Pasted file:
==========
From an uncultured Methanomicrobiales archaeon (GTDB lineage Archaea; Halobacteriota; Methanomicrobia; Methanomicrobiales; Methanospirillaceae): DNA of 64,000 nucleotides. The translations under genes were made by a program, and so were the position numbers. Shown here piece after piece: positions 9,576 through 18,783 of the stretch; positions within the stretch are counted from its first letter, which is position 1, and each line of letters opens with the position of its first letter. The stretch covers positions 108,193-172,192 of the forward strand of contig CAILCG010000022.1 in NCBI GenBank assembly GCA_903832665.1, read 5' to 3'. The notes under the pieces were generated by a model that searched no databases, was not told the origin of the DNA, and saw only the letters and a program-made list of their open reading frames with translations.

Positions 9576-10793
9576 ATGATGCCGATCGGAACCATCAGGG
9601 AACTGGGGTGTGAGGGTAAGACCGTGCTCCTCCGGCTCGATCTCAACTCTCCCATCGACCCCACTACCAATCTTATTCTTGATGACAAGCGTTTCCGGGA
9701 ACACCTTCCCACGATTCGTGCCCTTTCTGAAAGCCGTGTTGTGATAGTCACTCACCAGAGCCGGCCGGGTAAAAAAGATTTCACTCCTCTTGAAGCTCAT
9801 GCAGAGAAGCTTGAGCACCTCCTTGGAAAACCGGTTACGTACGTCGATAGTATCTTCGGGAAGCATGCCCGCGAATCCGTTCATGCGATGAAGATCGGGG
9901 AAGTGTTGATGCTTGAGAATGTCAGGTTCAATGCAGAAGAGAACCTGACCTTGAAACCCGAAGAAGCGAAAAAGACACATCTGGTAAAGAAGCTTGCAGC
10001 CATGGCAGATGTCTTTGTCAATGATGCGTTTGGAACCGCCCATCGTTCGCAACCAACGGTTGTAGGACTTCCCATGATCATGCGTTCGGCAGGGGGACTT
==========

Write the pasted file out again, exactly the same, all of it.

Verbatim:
From an uncultured Methanomicrobiales archaeon (GTDB lineage Archaea; Halobacteriota; Methanomicrobia; Methanomicrobiales; Methanospirillaceae): DNA of 64,000 nucleotides. The translations under genes were made by a program, and so were the position numbers. Shown here piece after piece: positions 9,576 through 18,783 of the stretch; positions within the stretch are counted from its first letter, which is position 1, and each line of letters opens with the position of its first letter. The stretch covers positions 108,193-172,192 of the forward strand of contig CAILCG010000022.1 in NCBI GenBank assembly GCA_903832665.1, read 5' to 3'. The notes under the pieces were generated by a model that searched no databases, was not told the origin of the DNA, and saw only the letters and a program-made list of their open reading frames with translations.

Positions 9576-10793
9576 ATGATGCCGATCGGAACCATCAGGG
9601 AACTGGGGTGTGAGGGTAAGACCGTGCTCCTCCGGCTCGATCTCAACTCTCCCATCGACCCCACTACCAATCTTATTCTTGATGACAAGCGTTTCCGGGA
9701 ACACCTTCCCACGATTCGTGCCCTTTCTGAAAGCCGTGTTGTGATAGTCACTCACCAGAGCCGGCCGGGTAAAAAAGATTTCACTCCTCTTGAAGCTCAT
9801 GCAGAGAAGCTTGAGCACCTCCTTGGAAAACCGGTTACGTACGTCGATAGTATCTTCGGGAAGCATGCCCGCGAATCCGTTCATGCGATGAAGATCGGGG
9901 AAGTGTTGATGCTTGAGAATGTCAGGTTCAATGCAGAAGAGAACCTGACCTTGAAACCCGAAGAAGCGAAAAAGACACATCTGGTAAAGAAGCTTGCAGC
10001 CATGGCAGATGTCTTTGTCAATGATGCGTTTGGAACCGCCCATCGTTCGCAACCAACGGTTGTAGGACTTCCCATGATCATGCGTTCGGCAGGGGGACTT